5. 5. (a) (b) Figure 2. Analyzing traffic. (a) A sample frame with rail lines drawn (in white). (b) The corresponding binary image obtained by background subtraction containing the detected targets (rail lines also help in a more robust detection of these targets). listDetected:=∅; {list of detected vehicles} background0:= SetInitialBackground(video); for i:=1 to NumFrames do {number of analyzed frames} read(framei); backgroundi=UpdateBackground(framei,backgroundi-1); imageBW:=BackgroundSubtraction(framei,backgroundi); for each vehicle in listDetected do EstimateBoundingBox(framei,vehicle); overlap:=CheckOvrlapBox(imageBW,imagePrevBW,vehicle); if overlap then{analyzed vehicle is found} UpdateVehiclePos(vehicle,imageBW,imagePrevBW) else vehicle=lost {vehicle position is actually lost} end; HandleConflictCases(imageBW,listDetected); {Section 3} UpdateListDetectEnter(listDetected,imageBW); UpdateListDetectExit(listDetected,imageBW); imagePrevBW:=imageBW end; Figure 3. A high-level algorithmic description of the proposed traffic analysis method using the adaptive background subtraction approach. current frame. The system uses the road model Traffic Analysis for Difficult Situations we described earlier to solve the problem of con- Our framework considers several use cases cor- nected components corresponding to several ve- responding to difficult vehicle tracking situa- hicles. Once the information of tracked vehicles tions. Rule-based reasoning is applied on these is updated, the processing of the current frame scenarios. Here, we focus on two possible situ- ends with the analysis of the road’s enter and exit ations in our video-based traffic monitoring regions to check whether new vehicles appear or prototype: a known vehicle leaves the scene, respectively. Figure 3 shows a pseudocode of the vehicle detec- • several vehicles are so close to each other tion and tracking method. in some frames that only one white blob42 Computing in Science Engineering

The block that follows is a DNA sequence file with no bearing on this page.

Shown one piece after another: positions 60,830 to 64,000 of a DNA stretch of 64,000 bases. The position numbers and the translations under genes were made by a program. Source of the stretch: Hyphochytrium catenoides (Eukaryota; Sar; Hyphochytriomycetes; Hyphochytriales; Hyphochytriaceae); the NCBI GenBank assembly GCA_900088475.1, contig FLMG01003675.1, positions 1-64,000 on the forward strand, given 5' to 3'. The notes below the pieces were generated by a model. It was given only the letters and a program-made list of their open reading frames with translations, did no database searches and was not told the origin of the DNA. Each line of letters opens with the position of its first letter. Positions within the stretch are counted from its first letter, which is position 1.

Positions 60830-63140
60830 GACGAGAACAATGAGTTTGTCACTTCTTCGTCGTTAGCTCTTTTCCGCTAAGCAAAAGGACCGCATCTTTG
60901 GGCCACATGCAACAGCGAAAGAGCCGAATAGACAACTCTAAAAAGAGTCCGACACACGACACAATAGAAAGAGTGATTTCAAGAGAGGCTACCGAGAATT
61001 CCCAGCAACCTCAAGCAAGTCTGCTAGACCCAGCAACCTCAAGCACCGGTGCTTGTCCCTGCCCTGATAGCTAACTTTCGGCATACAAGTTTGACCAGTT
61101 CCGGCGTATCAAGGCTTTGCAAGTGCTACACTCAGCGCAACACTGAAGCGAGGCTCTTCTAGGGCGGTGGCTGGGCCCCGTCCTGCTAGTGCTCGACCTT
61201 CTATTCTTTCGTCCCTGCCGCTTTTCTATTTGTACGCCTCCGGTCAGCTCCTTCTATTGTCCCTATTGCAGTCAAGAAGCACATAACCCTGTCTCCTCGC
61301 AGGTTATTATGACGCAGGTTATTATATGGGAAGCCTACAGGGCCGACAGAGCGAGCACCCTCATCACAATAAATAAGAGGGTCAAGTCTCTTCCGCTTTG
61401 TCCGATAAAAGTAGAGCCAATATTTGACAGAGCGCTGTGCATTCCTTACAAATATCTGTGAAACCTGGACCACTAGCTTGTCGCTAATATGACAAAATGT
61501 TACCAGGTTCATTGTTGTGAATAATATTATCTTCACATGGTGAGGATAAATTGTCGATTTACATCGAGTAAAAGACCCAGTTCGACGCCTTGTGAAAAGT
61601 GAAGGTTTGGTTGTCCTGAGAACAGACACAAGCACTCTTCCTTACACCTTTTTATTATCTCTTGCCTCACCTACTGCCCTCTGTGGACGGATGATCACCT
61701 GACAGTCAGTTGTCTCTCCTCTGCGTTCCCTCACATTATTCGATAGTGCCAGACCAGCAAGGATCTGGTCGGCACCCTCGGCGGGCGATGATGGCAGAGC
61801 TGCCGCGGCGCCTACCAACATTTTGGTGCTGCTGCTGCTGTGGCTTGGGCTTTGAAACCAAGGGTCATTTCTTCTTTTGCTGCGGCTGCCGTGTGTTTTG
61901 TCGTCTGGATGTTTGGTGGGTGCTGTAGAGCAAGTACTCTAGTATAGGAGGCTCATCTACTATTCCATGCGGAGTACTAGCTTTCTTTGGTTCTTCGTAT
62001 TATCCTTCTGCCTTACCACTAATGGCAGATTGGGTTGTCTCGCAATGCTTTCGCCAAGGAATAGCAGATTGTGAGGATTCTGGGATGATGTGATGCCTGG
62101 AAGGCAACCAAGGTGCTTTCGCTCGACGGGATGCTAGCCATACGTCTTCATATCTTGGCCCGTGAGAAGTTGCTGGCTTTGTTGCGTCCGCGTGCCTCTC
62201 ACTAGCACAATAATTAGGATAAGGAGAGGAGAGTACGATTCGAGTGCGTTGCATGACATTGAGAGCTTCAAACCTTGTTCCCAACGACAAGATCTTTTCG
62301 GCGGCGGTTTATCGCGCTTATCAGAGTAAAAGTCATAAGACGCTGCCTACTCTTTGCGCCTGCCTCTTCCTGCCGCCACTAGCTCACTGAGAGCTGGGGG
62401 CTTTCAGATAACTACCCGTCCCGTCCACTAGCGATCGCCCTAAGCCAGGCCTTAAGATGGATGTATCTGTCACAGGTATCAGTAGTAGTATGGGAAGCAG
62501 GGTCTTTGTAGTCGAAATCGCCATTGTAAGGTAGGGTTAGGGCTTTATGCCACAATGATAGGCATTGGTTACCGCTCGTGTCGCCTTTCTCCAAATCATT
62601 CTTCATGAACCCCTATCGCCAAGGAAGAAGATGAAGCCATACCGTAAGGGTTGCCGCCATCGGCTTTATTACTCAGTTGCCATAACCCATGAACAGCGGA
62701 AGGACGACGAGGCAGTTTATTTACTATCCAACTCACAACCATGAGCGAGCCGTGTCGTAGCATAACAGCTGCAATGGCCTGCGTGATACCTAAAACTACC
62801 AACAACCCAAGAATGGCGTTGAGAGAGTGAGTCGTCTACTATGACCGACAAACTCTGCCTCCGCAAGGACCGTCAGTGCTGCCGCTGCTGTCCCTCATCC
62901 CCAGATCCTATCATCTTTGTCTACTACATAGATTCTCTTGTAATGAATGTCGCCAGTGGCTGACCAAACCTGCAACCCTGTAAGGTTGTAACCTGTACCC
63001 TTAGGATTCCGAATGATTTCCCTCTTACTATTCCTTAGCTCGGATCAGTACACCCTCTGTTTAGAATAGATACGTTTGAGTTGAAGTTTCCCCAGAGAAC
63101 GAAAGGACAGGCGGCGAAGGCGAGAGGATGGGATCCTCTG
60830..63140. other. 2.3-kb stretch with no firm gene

6. 6. IF two or more vehicles share the same blob (or connected component) THEN partition the set of vehicles into subsets by their closeness to the rail lines; FOR EACH subset of vehicles close to the same rail line DO consider the position of vehicles at previous frame and determine the positional ordering of the vehicle identifications; assign the same identification number to a vehicle of the current frame than in the previous one (preserving the positional ordering of previous frame); divide the whole connected component into subregions (one for each involved vehicle) by assigning the pixels of the blob to the closest centroids.Figure 4. Pseudocode for Rule 1: Several vehicles in the same connected component. WHILE the connected component of a vehicle gets lost DO predict vehicle position at current frame considering its previous position and velocity vector; perform a local search of connected components not assigned to vehicles around the new vehicle position; IF a non-assigned vehicle component is found THEN assign it to the analyzed vehicle ELSE keep the vehicle position flag ft (Equation 4) as temporally unknown.Figure 5. Pseudocode for Rule 2: A vehicle “loses” its connected component during the tracking time. represents them (after background subtrac- • Rule 2: A vehicle “loses” its connected compo- tion); and nent (bounding box) during the tracking time.• one previously detected vehicle is lost at some • Description: Because of the image perspective, point during the tracking and has no connected external elements (advertising billboards) are component associated to it. projected inside the analyzed road region and can thus partially or completely occlude someThe first use case can occur if one vehicle vehicles in the scene during several frames.shape is projected onto another because of • Precondition: The vehicle’s position is known atimage perspective or to reduced contrast be- the previous frame.tween vehicle colors and the asphalt. Thesecond use case can occur when the projec- Figure 5 shows the pseudocode for Rule 2.tion of a static obstacle in the road regioncauses the car to “disappear” from the camera’s Performance Evaluationviewpoint. To evaluate the proposed traffic analysis system’s ac- We now briefly describe the rules implement- curacy for detecting and tracking vehicles, we useding the adopted solutions for both cases. different live video recordings taken at different time periods. An AXIS Q1755 camera provided• Rule 1: Several vehicles in the same connected images with a spatial resolution of 384 × 356; component (bounding box). we obtained them directly from the AXIS web-• Description: The separated blobs of tracked vehi- site demo gallery ( cles in previous frames appear now as grouped gallery.htm). For our experiments, we used im- in the same connected component at the cur- ages provided by one static camera located over rent frame. Petrovka Street in Kiev, Ukraine.• Precondition: The number of involved vehicles All the algorithms were implemented in C++ and the corresponding position of centroids are on a PC AMD Athlon 64 × 2 Dual Core Pro- known at the current frame. cessor 4000+ with 2.10 GHz and 1 Gbyte RAM under Windows OS. The system prototype runsFigure 4 shows the pseudocode for Rule 1. at real time. Moreover, it can run up to 50 framesMay/June 2011 43